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South Caucasus: Time to Bury the Transition Paradigm
Since the Soviet Union’s implosion in 1991, foreign states and international non-governmental organizations have tended to view the South Caucasus states of Armenia, Azerbaijan and Georgia as nations in transition. But now, a leading expert on the Caucasus says the time has come to put this notion to rest.
“They’ve arrived at a state model,” Tom de Waal, a senior associate in the Russia and Eurasia Program at the Carnegie Endowment for International Peace, said during a recent discussion forum in New York, sponsored by the Open Society Foundations.. [Editor’s Note: EurasiaNet operates under the Open Society Foundation’s auspices].
To varying degrees all three states feature elements of a “one-party” system, de Waal said. Georgia’s system is the most open in the Caucasus; although President Mikheil Saakashvili’s administration maintains a commanding political position, there is room for government critics to operate. At the other end of the spectrum stands Azerbaijan, where the authoritarian tendencies exhibited by President Ilham Aliyev’s administration are starting to approach the level of nastiness seen in Central Asia. Armenia falls somewhere in between Georgia and Azerbaijan on the domineering-government scale, de Waal said.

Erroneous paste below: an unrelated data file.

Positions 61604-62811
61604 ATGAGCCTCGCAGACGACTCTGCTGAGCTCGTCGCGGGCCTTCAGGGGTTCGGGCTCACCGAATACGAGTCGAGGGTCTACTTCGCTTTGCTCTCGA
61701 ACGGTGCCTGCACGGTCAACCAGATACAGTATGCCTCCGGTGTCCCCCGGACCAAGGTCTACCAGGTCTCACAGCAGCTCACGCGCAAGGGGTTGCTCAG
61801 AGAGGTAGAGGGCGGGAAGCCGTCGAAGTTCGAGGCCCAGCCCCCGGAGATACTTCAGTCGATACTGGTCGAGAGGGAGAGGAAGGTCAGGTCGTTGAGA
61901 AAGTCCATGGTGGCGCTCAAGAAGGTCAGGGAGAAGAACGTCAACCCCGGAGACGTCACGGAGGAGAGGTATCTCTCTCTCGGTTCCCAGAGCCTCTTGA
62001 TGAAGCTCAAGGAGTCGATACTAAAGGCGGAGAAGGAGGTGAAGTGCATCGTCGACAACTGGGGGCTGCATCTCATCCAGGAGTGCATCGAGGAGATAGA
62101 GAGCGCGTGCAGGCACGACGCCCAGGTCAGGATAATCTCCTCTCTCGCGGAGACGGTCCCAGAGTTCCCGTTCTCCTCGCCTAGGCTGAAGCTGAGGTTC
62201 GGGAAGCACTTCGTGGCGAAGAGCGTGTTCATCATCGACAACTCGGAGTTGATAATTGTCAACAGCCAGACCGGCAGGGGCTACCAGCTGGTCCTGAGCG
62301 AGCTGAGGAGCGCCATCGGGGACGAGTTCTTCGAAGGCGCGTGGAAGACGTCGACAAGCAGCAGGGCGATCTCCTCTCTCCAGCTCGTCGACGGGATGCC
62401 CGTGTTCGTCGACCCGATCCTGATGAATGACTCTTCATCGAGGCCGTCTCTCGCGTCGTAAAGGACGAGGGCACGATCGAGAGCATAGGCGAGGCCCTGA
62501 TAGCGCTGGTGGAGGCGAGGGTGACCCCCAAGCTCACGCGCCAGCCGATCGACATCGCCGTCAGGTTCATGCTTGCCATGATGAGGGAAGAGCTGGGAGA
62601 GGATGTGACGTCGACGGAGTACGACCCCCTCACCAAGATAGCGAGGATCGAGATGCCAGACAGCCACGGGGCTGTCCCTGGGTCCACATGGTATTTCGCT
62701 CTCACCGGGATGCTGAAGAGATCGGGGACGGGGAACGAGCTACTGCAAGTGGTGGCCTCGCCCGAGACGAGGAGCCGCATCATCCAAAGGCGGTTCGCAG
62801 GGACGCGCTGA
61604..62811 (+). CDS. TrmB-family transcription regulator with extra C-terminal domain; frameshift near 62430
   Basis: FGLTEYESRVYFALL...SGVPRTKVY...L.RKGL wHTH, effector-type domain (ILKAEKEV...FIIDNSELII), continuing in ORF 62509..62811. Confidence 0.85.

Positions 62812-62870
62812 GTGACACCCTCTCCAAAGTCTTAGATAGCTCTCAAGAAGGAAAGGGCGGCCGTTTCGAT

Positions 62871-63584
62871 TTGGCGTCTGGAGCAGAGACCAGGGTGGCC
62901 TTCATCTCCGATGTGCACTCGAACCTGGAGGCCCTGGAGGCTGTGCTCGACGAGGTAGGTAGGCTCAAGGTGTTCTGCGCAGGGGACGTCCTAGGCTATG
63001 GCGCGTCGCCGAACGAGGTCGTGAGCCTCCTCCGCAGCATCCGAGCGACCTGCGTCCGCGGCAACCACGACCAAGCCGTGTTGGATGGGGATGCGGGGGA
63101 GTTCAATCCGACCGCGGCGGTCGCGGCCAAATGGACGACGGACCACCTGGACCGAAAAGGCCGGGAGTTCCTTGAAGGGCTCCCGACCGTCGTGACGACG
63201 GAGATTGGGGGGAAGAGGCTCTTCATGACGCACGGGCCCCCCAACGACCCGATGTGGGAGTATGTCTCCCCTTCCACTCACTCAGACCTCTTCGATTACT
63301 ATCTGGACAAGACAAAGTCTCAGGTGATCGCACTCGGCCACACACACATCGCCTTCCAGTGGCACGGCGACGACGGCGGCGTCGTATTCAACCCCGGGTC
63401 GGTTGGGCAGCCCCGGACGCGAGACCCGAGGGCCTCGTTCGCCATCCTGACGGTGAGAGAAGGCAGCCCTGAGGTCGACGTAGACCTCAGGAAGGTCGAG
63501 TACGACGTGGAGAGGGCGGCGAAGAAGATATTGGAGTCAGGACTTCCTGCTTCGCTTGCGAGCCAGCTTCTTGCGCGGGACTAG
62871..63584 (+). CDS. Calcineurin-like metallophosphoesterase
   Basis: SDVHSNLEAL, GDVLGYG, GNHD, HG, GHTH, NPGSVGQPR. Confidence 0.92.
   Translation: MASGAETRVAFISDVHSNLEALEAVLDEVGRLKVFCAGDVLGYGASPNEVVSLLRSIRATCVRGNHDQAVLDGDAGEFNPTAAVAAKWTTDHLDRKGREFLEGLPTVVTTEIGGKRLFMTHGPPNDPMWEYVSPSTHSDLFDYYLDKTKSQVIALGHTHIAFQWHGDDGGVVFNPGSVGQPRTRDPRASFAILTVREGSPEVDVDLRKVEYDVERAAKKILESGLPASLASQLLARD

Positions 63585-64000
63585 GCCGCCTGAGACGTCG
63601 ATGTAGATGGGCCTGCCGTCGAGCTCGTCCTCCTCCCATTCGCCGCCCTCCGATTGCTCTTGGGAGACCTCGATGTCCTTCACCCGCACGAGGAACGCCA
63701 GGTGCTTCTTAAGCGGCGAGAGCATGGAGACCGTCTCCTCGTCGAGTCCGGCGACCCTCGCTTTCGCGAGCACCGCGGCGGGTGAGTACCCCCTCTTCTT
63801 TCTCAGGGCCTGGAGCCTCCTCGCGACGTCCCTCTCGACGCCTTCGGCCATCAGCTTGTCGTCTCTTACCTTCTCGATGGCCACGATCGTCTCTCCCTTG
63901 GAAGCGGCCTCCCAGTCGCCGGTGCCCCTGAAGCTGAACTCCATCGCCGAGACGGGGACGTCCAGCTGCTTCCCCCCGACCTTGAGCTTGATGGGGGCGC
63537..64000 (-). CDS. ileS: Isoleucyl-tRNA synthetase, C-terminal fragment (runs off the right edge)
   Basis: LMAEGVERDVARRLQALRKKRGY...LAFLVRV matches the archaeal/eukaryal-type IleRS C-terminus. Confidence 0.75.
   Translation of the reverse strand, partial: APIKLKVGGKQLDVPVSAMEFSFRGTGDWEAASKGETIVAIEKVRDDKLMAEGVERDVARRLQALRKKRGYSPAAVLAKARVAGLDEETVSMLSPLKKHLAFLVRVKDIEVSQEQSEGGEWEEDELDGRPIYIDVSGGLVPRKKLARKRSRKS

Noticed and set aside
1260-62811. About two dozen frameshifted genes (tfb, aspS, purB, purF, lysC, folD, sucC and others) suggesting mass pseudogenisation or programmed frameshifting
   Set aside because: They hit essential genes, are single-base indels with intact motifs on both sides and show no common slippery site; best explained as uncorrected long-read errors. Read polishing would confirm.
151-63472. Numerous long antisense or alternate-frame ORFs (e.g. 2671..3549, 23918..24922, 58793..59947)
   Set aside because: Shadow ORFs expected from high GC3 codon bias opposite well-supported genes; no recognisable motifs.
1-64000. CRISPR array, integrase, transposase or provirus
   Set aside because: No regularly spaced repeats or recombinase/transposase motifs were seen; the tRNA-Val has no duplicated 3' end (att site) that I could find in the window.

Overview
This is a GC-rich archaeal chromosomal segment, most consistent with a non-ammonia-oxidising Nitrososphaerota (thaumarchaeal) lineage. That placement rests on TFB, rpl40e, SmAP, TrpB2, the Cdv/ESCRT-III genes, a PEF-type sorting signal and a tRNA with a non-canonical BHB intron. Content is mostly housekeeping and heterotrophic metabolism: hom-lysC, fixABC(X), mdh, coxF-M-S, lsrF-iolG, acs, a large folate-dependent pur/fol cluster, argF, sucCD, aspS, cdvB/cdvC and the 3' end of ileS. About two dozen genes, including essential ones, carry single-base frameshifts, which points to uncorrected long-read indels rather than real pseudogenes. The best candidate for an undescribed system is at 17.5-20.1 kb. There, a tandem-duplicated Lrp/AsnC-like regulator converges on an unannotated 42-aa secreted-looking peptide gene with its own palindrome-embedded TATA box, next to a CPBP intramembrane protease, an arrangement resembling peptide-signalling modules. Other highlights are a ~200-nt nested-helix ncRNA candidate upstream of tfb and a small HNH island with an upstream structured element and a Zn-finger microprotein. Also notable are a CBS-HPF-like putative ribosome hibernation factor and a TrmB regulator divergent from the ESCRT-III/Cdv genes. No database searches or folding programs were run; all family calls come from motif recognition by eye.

Since a transition paradigm no longer applies to the Caucasus, foreign donors should tweak the way they approach assistance projects, de Waal suggested. For one, donors and NGOs should recalibrate expectations and perhaps concentrate resources. It might be better to fund one university, for example, than to promote a broad educational reform project. De Wall also urged foreign governments to mount more vigorous election monitoring efforts, and offer more forceful criticism of shortcomings.
Christopher Walker, the vice president for strategy and analysis at the democratization watchdog group Freedom House, noted during the April 27 forum in New York that the media sector is a key pillar of support for incumbents in Caucasus. State-controlled media outlets dominate Armenia’s and Azerbaijan’s information space, making it easier for the governments there to keep citizens in line. Georgia has a much freer media environment, Walker said. Nevertheless, government-aligned television channels are able to control the way the country’s political narrative unfolds.
Walker pointed out that some segments of society in the South Caucasus, particularly in Azerbaijan, are disgruntled with the way developments are going. Thus, there remains a chance, albeit slim, that political change could arise out of popular protests.
The more time that passes, however, the more difficult it will be to alter the current course. That’s because, as Walker noted, there is a “shrinking pool of people” with the skills and philosophical outlook needed to act as the technocratic backbone of an emerging civil society.”